As author of the Short and Sharp column, it’s only right that I discuss an asset with one of the shortest histories and sharpest inclines: bitcoin. As I write this, bitcoin stands at around US$17,000. By the time you read this, it may be at $20,000. Or $10,000. In a year when investors have been complaining about shockingly low volatility across asset classes, bitcoin volatility has surged.
The fundamental appeal of bitcoin is threefold:
- Limited supply. There are currently around 16.8 million bitcoins in circulation and the maximum that will ever exist is capped at 21 million.
- Transactions of bitcoin are recorded in a decentralized online ledger – a blockchain. The identity of those behind the transactions are hidden and they avoid the fees usually imposed by financial intermediaries, making bitcoin especially appealing to the criminal world.
- Distrust of the “establishment.” Fears of inflation and currency debasement as a result of quantitative easing mean that cryptocurrencies; digital assets that are not associated with any sovereign, central bank, or bank payment system, are a sign of the times.
The general price direction suggests that one or more of these points has become more pertinent, increasing the appeal of bitcoin (for more background on bitcoin see the latest Economic Insights). But, if anything, the opposite is true. Bitcoin is facing increasing competition from rival cryptocurrencies, so the limited supply of bitcoin will not necessarily push up the price. There is nothing to suggest that demand from the criminal world has soared, and, there is little sign of inflation globally and the Federal Reserve is on the verge of quantitative tightening.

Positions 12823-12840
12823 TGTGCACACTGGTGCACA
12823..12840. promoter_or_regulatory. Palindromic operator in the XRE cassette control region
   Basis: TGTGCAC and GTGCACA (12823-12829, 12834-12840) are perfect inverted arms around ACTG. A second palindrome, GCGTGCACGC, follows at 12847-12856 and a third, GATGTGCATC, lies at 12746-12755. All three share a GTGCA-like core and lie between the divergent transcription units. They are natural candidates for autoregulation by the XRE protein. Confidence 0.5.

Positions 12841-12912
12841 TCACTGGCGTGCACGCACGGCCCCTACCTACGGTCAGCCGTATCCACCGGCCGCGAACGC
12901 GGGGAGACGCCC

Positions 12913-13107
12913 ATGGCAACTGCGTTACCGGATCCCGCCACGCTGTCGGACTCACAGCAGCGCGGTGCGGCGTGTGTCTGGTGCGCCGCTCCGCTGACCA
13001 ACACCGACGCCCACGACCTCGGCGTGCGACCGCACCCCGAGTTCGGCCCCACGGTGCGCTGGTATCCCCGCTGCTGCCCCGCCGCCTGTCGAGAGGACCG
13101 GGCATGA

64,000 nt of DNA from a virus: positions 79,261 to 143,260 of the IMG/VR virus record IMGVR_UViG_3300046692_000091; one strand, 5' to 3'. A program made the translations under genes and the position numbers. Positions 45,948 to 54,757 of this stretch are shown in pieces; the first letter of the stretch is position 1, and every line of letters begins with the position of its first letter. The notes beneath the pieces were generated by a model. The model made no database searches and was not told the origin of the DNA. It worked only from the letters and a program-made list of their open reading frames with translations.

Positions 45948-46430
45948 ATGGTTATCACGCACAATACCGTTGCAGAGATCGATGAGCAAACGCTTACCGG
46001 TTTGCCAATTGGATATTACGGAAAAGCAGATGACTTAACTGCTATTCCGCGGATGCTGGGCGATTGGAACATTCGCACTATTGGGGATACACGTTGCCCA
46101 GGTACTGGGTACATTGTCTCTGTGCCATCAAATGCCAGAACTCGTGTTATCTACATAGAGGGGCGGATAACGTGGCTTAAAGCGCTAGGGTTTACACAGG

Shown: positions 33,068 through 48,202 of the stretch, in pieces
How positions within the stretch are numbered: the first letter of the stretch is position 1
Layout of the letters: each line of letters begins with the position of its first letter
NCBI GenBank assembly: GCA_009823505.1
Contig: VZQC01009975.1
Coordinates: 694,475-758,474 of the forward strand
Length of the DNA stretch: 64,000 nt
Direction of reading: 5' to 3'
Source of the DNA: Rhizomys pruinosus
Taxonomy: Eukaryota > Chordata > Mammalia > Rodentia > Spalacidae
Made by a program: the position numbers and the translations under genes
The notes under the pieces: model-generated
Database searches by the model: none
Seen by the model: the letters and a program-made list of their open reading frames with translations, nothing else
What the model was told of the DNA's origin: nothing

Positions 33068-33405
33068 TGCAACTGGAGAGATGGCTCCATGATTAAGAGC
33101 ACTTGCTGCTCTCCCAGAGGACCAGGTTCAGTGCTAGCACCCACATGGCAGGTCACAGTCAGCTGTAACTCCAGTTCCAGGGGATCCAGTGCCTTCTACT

Perhaps it has something to do with bitcoin becoming more mainstream. The Chicago Board Options Exchange has become the first to allow trading of bitcoin futures. This should make trading bitcoin more trustworthy to skeptic institutional investors and it should add some legitimacy to bitcoin. This is an important step for an asset whose value increases as it becomes more widely accepted as a store of wealth and a means of payment.
Ultimately though, for an asset with no underlying commodity, the recent price surge is audacious. Bitcoin has simply become a vehicle of speculation. Is it a risky trade? Absolutely. Do I want to get involved? Perhaps… I don’t want to miss out on the trade of a lifetime after all. This, dear readers, is the definition of FOMO – fear of missing out. Pure and simple.
In a world of tight valuations, capital gains in 2018 across traditional asset classes are likely to be much lower than in 2017. Bitcoin offers the possibility of high returns… but with extremely high risk. To me, investors’ willingness to jump on the bandwagon reeks of investor exuberance, historically a harbinger of bad times ahead. In addition, as bitcoin becomes more mainstream, a sharp drop in price could have a meaningful impact on the real economy, with negative implications for other asset classes. Anecdotal reports of families re-mortgaging their homes to purchase bitcoin could be the clearest sign yet of the potential repercussions. Stay cautious.
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